Friday, July 4, 2014

Staff Stuff - 7/2/14 Hobby Lobby

I think Monday’s Supreme Court ruling in favor of Hobby Lobby might be one of the most important court rulings in decades, and I think that most people will never even realize it.

So what was really at stake with that case? Reality and what we saw on television and read on Facebook are two different things. Supporters of the mandate that Hobby Lobby took a stand against would have you and I believe that this was all an issue of 1) a woman’s right to control her own body and 2) Christians trying to control those rights and force their own beliefs on others. Neither is true.
The truth is, this supreme court ruling was actually to decide whether you lose your constitutional rights to freedom of religion once you start your own business. But you would never know that just by watching national television news. What grabs rating is accusing Christians trying to mandate women’s rights.
Still not convinced? We were told that this was about a woman’s right to use contraceptives. Women had the same constitutional rights to acquire and use contraception regardless of whether Hobby Lobby had won or lost. The difference was whether or not business owners had to spend millions of dollars and violate their own religious convictions to pay for these women to do so.
Down deep this isn’t about Christianity, although that is what they wanted you to believe. It’s about one of the biggest rights this country has. One of the rights that was a defining reason for the founding of these United States. The right to believe and practice the religious beliefs of your choosing, or the right to choose not to believe or practice anything at all.
This mandate dictated morals. Under the original Affordable Care Act regulations, business owners had to provide their employees with insurance that covered birth control measures, including the morning after pill. This pill has been highly debated since it was introduced, often being called ‘the abortion pill’ by its opponents.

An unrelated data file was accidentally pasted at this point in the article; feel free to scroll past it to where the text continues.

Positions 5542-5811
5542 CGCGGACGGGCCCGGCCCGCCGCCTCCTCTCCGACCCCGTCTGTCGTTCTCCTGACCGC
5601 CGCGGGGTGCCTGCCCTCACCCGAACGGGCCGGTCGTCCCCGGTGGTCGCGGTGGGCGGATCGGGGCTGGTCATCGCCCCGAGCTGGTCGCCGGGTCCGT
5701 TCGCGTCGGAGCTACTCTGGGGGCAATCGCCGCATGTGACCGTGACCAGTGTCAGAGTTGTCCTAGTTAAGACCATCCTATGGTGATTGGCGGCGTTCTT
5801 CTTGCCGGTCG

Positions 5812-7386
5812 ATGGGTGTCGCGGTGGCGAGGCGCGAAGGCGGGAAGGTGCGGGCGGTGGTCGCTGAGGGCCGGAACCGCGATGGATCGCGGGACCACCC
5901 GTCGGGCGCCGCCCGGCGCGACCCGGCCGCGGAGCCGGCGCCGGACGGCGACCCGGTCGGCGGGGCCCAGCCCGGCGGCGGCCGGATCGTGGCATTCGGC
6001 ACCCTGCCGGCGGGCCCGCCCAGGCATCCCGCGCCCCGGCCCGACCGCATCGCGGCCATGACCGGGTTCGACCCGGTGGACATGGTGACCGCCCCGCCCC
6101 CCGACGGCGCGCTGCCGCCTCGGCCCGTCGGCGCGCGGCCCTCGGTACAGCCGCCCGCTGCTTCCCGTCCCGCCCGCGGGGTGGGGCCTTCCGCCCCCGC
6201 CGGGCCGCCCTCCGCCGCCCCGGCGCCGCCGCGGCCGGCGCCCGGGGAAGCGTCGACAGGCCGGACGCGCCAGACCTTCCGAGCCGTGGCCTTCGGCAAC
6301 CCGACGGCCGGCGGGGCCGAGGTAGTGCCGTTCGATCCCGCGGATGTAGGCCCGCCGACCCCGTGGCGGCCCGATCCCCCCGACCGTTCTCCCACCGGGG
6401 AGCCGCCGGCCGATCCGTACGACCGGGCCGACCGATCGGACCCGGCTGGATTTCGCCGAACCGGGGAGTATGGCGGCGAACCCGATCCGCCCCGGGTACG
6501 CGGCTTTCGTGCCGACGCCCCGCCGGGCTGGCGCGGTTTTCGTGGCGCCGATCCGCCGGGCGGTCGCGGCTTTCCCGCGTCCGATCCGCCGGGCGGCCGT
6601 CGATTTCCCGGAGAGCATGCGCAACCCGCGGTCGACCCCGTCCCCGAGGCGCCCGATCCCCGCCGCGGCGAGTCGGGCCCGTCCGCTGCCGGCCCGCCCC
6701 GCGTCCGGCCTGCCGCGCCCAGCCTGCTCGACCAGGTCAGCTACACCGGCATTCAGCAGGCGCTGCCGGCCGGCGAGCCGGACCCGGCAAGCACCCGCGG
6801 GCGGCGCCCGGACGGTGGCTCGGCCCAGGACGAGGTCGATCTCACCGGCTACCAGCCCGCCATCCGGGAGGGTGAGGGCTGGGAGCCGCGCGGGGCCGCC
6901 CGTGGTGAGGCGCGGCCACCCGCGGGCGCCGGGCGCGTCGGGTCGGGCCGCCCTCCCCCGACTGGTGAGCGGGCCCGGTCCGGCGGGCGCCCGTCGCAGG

Hobby Lobby’s owner was a man who felt this way. Many people argue that this belief is wrong, saying that conception can take up to several days, but the issue here is that Mr. Green has the right to believe what he believes. He believes that taking the morning after pill is little different than having an abortion, and his religious beliefs tell him that having an abortion is wrong. He has the right to believe that way, just as other people have the right to disagree with him. He cannot force his beliefs on his employees, but this measure would have forced his employees’ beliefs (or the government’s beliefs) on him.
Does the federal government have the right to dictate that what you believe is right or wrong? Can they tell you that you have to violate your own morals just because they say so?
Monday’s ruling by the Supreme Court clearly says that no, the federal government cannot dictate your religious beliefs. All Americans should be glad to see that.
We hear so much these days about how there is supposed to be a separation of church and state, but in this case, it was the federal government that was trying to dictate religious morality. If Hobby Lobby had lost, what was next? That ruling would have opened the door for the government to exercise control over all kinds of religious beliefs.
Recently our government attempted to deport a German family that moved to the US to escape religious persecution, but a last minute court ruling allowed them to stay. That family was ‘wanted’ in Germany for home schooling their children. This family believed that some of the issues the Germany educational system taught children were immoral and offensive, so they decided that they would not send their kids to German schools. The German government wanted to take the family’s children away and thrown the parents in jail.
If Hobby Lobby had lost it’s case, that could have happened here next. Whether you are Christian, atheist, Muslim or some other religion, the government would have clearly had the right to make you violate your own convictions.

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